On July 7 and 8, 2015 the University of Arizona Superfund Research Program (UA SRP) participated in the Tohono O’odham Summer Youth Mining Education Days. The first day of the event took place in the Tohono O’odham San Xavier District, with elementary and middle school students. The second day took place in the Tohono O’odham Sif Oidak District with high school students. Altogether, about 60 tribal youths, ranging from ages 9 to 18, were engaged on issues relating to mining.
The UA SRP was invited to participate in the event by Laurie Suter, the Mineral Resources Administrator in the Tohono O’odham Nation’s Department of Natural Resources Mining Office. Our group interacted with Suter to modify our Tribal Educational Mining Modules content and hands-on activities to suit a younger audience.
The UA SRP designed a presentation and hands-on activities to introduce the concepts of copper mining and processing, environmental impacts, and mining reclamation, as well as career and higher education options for tribal students. Students young and old enjoyed the “muffin mining and reclamation” activity, in which they were given pretend money with which to buy a mine (muffins containing fruit or nuts worth varying amounts), mining equipment (assorted utensils), and remediation materials (including frosting for use as a “soil cap”). Karletta Chief and Denise Moreno Ramírez (Community Engagement Core), Sarah Wilkinson (Research Translation Core), and trainees Lydia Jennings, Juliana Gil-Loaiza, and John Hottenstein had a great time interacting with the students.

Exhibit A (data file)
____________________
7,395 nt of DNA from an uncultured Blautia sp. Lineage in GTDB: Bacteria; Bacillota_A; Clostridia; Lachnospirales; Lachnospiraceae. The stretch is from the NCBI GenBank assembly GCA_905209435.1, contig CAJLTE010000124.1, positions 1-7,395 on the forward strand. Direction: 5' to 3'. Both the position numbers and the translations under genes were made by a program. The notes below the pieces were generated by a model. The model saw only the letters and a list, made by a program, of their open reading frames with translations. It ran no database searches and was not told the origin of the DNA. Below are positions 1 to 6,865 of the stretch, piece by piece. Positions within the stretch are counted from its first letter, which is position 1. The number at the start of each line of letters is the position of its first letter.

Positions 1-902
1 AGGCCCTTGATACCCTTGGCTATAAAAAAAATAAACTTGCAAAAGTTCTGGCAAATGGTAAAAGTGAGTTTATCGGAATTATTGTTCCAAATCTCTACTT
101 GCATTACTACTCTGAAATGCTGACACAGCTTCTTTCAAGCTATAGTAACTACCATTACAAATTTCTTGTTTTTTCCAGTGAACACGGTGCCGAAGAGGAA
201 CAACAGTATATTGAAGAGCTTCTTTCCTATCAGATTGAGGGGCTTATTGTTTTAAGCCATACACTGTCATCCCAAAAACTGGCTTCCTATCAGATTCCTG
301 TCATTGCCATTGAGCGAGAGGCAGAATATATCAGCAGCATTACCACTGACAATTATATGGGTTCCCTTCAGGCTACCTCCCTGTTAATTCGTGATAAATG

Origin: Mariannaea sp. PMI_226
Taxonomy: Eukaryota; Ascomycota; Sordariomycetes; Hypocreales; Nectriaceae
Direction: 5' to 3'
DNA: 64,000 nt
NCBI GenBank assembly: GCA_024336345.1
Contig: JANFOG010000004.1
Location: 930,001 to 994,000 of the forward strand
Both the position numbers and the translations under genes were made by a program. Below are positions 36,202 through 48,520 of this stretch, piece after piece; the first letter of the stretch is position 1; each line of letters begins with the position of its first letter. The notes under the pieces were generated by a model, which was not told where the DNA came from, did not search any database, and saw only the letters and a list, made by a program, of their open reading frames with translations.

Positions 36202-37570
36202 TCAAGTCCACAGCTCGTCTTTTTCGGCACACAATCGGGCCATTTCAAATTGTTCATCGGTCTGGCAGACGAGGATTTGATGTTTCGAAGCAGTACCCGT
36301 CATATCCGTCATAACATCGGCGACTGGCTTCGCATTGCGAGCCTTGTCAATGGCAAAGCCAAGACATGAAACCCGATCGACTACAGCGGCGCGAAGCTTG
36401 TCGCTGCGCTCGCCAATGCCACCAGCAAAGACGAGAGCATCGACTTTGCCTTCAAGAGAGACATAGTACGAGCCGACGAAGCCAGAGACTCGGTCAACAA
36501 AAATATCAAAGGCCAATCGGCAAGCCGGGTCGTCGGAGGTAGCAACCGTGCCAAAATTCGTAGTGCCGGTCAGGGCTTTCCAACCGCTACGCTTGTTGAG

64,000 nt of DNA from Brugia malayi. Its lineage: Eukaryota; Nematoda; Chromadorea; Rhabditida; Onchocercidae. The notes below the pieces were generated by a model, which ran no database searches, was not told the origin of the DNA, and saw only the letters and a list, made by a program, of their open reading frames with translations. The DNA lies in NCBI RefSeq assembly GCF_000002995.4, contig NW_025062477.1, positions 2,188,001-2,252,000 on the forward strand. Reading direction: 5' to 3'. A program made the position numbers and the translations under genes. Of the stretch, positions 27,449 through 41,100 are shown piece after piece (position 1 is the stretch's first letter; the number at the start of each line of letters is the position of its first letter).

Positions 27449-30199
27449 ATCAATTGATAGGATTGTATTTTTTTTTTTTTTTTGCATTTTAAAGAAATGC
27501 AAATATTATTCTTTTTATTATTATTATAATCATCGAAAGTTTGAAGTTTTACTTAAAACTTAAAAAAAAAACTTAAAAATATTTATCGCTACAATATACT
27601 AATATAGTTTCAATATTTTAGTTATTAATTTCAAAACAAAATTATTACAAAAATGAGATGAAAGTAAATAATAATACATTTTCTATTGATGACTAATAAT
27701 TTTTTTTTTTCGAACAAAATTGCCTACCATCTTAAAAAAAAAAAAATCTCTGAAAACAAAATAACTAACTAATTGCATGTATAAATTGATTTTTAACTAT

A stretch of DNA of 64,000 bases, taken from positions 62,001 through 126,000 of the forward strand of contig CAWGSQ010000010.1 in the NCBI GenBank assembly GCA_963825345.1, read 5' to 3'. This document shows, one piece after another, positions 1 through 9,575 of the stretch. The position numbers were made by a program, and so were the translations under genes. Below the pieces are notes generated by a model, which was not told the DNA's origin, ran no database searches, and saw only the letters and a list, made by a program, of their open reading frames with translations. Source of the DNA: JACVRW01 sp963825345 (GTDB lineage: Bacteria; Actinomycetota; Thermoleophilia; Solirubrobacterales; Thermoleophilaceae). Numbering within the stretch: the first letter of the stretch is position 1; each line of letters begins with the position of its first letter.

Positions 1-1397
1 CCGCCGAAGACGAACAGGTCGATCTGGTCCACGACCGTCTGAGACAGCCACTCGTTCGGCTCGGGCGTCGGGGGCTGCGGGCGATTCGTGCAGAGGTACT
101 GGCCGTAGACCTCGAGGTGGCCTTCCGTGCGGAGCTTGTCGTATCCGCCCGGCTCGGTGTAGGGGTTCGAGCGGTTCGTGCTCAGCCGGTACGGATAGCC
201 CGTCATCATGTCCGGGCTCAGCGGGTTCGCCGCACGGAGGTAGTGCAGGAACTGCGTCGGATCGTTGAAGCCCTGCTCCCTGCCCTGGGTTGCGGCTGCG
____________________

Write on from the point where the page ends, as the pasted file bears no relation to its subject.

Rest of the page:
Additional activities in the 2-day event included “listening to the rocks” with Suter; a traveling mineral museum and hands-on activities by Pam Wilkinson, Education Outreach Coordinator for the UA Lowell Institute for Mineral Resources; a presentation on mining careers by ASARCO Mission Complex; and mining equipment simulators hosted by Freeport-McMoRan, Inc.